One of the interesting news stories that probably found its way into your field of vision on Wednesday was the reported rumor that Brock Lesnar would no longer be fighting in the main event at UFC 116. In conjunction with Wanderlei Silva's already confirmed pull-out, the Lesnar rumor circulated quite quickly as story that was hinting at the fact that UFC 116 could be suddenly doomed without the inclusion of both stars.
The story was a small four-paragraph blurb of information in which the use of vocabulary made it obvious that this was only a rumor. The author, a seventeen year old by the name of Tom Kelly, isn't the best at his grammar or spelling, but in some strange way -- the article made its way to the Bleacher Report front page.
For those of you who don't know, Bleacher Report is a community-driven sports network in which anyone can join and begin writing. They are partnered with CBS Sports, are credentialed with the UFC, and do have content deals with multiple newspapers around the country. Some might say that's insanity considering the quality of writing by some of the community members on the website, but they do employ featured columnists who have been in this business for quite some time.
Tom Kelly isn't one of those established members of the Bleacher Report family, but who's to say the guy can't write a small rumor post for everyone interested in mixed martial arts to read and decipher for themselves, right? Wrong. As Steve Cofield pointed out in a post on Wednesday morning, a few calls to the UFC confirmed that Lesnar was perfectly fine and the entire rumor was a hoax. In my best Shatner impression, Go figure... a rumor.. was a... hoax. Bleacher Report pulled the story for obvious reasons, but then Bleacher Report decided to ban Tom Kelly for his erroneous post.
I normally wouldn't come to the defense of some seventeen year old kid I've never met in my life who constructed a very poorly-written rumor post, but Bleacher Report needs to take a long, hard look at their policies and the way in which their own ideology of the website being a community-driven site hurt them in this debacle, not Tom Kelly.
Here's a few things to take into consideration:
- Community-driven websites thrive on the involvement of their members, and Bleacher Report is pretty successful at producing traffic in that format as a website. That should mean that editors, or human beings should be looking at what is forwarded on to the front page of Bleacher Report. Blame yourself for that one.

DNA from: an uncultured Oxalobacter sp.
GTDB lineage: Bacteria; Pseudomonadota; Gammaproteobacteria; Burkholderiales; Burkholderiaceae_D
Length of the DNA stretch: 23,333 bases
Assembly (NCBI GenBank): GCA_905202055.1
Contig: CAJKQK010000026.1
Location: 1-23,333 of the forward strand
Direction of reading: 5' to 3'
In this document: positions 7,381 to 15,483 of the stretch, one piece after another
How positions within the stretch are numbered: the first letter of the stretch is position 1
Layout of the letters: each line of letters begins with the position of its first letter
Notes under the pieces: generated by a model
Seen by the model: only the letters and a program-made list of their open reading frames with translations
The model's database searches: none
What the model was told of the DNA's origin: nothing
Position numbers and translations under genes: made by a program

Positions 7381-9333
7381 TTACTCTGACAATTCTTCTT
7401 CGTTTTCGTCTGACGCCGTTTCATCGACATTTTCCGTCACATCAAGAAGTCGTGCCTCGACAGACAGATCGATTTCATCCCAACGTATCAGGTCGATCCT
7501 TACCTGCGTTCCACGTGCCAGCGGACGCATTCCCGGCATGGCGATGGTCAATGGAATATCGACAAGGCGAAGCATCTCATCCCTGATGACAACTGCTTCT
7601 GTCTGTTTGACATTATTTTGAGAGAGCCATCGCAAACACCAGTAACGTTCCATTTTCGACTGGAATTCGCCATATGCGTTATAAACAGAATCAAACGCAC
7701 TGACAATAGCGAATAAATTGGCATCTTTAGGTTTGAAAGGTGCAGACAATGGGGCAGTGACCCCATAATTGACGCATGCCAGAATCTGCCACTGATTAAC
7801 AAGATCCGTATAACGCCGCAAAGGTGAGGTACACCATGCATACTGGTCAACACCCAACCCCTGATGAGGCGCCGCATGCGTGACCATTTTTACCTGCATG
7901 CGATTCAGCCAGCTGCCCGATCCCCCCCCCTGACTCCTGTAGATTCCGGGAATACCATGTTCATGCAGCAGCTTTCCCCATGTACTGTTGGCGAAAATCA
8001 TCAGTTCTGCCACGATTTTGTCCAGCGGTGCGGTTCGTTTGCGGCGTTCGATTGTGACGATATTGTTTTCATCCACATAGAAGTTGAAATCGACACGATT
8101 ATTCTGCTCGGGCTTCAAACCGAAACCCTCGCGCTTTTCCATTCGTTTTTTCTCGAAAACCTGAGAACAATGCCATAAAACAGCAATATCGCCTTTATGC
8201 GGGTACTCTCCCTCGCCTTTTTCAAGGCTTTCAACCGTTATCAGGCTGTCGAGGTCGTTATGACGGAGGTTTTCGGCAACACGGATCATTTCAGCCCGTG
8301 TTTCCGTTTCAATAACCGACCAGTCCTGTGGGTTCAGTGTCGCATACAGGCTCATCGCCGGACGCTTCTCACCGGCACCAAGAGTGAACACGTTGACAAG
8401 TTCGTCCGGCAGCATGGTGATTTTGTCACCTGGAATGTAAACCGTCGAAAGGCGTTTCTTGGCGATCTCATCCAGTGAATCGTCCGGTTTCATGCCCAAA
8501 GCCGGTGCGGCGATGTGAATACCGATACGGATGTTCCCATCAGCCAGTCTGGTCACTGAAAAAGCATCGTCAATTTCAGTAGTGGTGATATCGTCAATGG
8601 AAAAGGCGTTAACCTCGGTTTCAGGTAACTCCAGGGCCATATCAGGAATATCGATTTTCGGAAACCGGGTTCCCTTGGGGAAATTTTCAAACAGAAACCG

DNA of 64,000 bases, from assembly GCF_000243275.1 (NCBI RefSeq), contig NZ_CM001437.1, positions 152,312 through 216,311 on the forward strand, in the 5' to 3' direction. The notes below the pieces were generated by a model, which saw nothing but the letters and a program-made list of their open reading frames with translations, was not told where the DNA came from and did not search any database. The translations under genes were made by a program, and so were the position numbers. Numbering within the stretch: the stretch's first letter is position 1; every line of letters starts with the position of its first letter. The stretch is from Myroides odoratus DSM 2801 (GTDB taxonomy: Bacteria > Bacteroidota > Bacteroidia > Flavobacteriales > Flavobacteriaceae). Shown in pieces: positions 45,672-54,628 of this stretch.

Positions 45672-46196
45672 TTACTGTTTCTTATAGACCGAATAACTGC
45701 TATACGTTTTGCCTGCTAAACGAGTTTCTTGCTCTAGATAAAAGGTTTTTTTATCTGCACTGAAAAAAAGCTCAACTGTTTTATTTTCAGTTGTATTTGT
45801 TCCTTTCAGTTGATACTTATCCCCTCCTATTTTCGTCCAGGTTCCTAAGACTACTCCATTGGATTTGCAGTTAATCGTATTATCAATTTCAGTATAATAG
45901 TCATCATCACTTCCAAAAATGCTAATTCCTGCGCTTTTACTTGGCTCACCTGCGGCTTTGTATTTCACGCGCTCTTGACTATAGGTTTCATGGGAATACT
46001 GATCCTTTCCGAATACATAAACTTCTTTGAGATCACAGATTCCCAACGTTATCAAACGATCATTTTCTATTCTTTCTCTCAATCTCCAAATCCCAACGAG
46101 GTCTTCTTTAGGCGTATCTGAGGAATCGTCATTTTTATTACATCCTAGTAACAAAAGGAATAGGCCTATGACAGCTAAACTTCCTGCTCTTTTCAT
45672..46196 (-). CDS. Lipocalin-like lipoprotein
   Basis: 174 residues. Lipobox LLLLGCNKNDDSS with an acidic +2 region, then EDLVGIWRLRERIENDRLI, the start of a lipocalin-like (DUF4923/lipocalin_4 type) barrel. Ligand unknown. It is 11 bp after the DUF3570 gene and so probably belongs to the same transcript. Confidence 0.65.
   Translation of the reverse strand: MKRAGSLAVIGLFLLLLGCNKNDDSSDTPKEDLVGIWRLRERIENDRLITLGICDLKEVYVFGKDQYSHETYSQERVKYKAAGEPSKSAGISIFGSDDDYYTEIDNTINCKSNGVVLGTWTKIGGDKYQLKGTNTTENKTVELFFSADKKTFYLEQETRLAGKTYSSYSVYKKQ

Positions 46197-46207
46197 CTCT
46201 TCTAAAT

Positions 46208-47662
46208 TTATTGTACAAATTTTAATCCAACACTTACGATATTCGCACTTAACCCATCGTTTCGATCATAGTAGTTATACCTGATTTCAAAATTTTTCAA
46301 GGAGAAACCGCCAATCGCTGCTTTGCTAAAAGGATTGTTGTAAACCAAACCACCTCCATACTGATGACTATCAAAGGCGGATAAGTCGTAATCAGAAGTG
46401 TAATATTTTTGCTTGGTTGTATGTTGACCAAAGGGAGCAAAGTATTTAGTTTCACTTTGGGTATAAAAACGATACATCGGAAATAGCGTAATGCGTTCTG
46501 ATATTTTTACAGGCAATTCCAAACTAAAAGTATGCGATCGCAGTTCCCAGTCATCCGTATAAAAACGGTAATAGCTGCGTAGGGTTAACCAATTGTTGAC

- Since the website is community-driven, I can basically write whatever I want in the context of the sport I'm involved in. That's exactly what Tom Kelly did. He wrote what he read somewhere else, albeit it was a stupid mistake -- but a mistake. You've banned someone for doing exactly what the site was supposed to allow users to do... except the moderation is what failed -- not Tom Kelly.
- This is a bit disturbing, but I'm almost positive that Bleacher Report actually approves what newspaper headlines are sent out to papers around the country. But if you don't realize the process, here's where much of the controversy over this whole debacle stems:
It opens the debate of what's news and what's simply Internet chatter taken from message boards. The problem here is that Bleacher Report appears in many newspapers around the country. If a reader sees a headline, doesn't read the story or look at the source, it could be taken as fact. Major newspapers like the L.A. Times, San Francisco Chronicle, Seattle Post Intelligencer and Houston Chronicle simply run the B/R headlines.Obviously, if this rumor post somehow gets past someone and is confirmed to hit newspapers, which is highly unlikely, it causes a huge problem. Not only for the UFC, but for Bleacher Report.
- Being close with the UFC obviously has its advantages, just ask Yahoo! Sports. They have a very good track record at breaking stories that have been confirmed by the UFC, but they also have the criticism of being somewhat biased at times as well. In this instance however, Kelly felt that because the UFC complained... it was one of the sole reasons he was banned from a network that prides itself on being community-driven.
Take Bleacher Report for what it is. It is community-driven by users who want to write about sports they love. Some of its writers have been in this business for quite some time while others like Tom Kelly are simply wanting to contribute. At 17 years of age, why ban someone, as Steve Cofield put it, who might be the future of journalism who just doesn't have the experience to know any better at this point. Instead of taking away the platform for the kid to write, why don't you take the "higher ground" here?
The ignorance displayed by Bleacher Report's higher management is astounding in this instance. For a site that prides itself on being open to anyone, they banned a user who simply reported a rumor. Whoever fronted that post to the front page should be punished, if that's within their guidelines. If those front page posts are somehow aggregated programmatically, that's a major, major flub by the people who decided it should work in that manner to begin with.
Re-instate Tom Kelly. And if you aren't willing to do that, I'd be more than willing to have Tom post here at BloodyElbow.com under our Fanpost section, a section that is closely monitored by this staff. Sure, his writing probably doesn't meet the standard, but there is always room for improvement. Perhaps, Tom can find some helping hands in a platform that's more accepting instead of being banned for one mistake.